Ahead of tomorrow night’s Art Music Awards in Sydney, where achievements in the composition, performance, education and presentation of art music are recognised, industry luminary John Davis has penned an op-ed on what the sector means to the music industry.
As CEO of the Australian Music Centre, John Davis is the best person to explain what ‘art music’ is and the state of art music in Australia.
Read John Davis’ op-ed in full below, written especially for TIO readers.
One of the first things some people ask when hearing about the work of the Australian Music Centre (AMC) is “what is art music?” Well, we’ve been operating since 1974, supporting artists working in the art music sector, promoting artists, their creative work, the products, events, and other materials that document this important form of cultural expression.
The terminology of “art music” is complicated, necessarily, because whilst it covers the contemporary classical and experimental scene, these terms alone cannot embrace the diversity of creativity that exists across the sector. Our work on behalf of creators in this field covers an enormous range of styles and approaches, from notated music for concert performance, in the concert hall or alternative venues; to contemporary original jazz and improvisatory forms; to the broad range of experimentalism across computer and acousmatic music, installation and sound art, noise, and more.
Of course all these forms of creative practice are not separated by clearly delineated boundaries, although there are still composers who solely write notated music for specific contexts, such as orchestras, chamber ensembles, and solo instrumentalists. As there are artists who work solely in contemporary jazz, or sound art. But, like much art-making in the 21st Century, boundaries are increasingly blurred, artists might work in one specific area on one project, then be involved in something quite different in the next.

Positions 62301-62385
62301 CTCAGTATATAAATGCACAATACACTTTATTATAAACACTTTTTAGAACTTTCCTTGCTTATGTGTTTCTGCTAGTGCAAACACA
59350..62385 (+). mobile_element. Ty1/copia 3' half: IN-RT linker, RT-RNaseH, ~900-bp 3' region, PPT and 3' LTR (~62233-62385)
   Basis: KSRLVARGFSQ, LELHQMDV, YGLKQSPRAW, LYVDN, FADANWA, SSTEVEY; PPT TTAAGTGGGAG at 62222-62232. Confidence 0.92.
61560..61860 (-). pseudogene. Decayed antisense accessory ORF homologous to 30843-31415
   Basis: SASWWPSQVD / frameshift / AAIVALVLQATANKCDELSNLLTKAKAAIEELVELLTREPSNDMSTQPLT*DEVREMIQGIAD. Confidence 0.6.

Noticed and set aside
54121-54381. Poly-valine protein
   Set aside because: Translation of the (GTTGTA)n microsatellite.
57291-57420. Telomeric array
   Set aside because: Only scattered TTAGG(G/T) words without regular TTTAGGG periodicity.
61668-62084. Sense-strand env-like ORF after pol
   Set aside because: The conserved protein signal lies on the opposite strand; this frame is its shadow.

AMC’s AMPlify artist development framework goes some way to address this genre-blurring, with recent projects matching art music composer Piotr Nowotnik with Trance artist MaRLo to create new works in AMPlify TRANCE; a current project pairing art music composer Julian Day with German jazz pianist Julia Kadel; and a group of 5 Indigenous composers active in other music fields writing works for Ensemble Offspring, our first edition of the Indigenous Composer Initiative, in partnership with Moogahlin Performing Arts, the ANU School of Music, and Eora College. These projects have been supported by APRA AMCOS, either through the Song Hubs program, or through an APRA AMCOS Music Grant.
A quick look at the finalists for this year’s Art Music Awards presented by APRA AMCOS and the AMC, demonstrates this. People, works, and activity are represented in the list of finalists, a small taste of the breadth and depth across the sector, in metropolitan and regional areas, in education and community contexts, and in professional practice. These Awards celebrate this, and shine a light onto activity that forms such an important part of Australian culture. Acknowledging our sector’s champions, and those who champion our champions.
Similarly, looking through the recipients of the 2017 APRA AMCOS Art Music Fund (also the 2016 recipients) shows a range of projects that also reflect this diversity, with works utilising electronics, ice instruments, sound spacialisation, a children’s opera, and even a video/sound work using cameras inside a singer’s body.
APRA AMCOS investment in this area is significant on many levels – recognising the range of activities in this sector as important, and providing support for their APRA members working in these fields. The new works created with the support of the Art Music Fund have to have multiple performance outcomes, through live performances in Australia and overseas, and through recordings, broadcast and digital dissemination.
What can be said about practitioners in the art music world? Well, like all musicians, there is a strive to excel, a desire to imagine the unimaginable, and to reflect what it means to be a human being at this time, in this place, and express how we view the world. And we are blessed with so many amazing artists making exceptional art, connecting with diverse audiences, and finding ways to sustain their practice.
CEO Australian Music Centre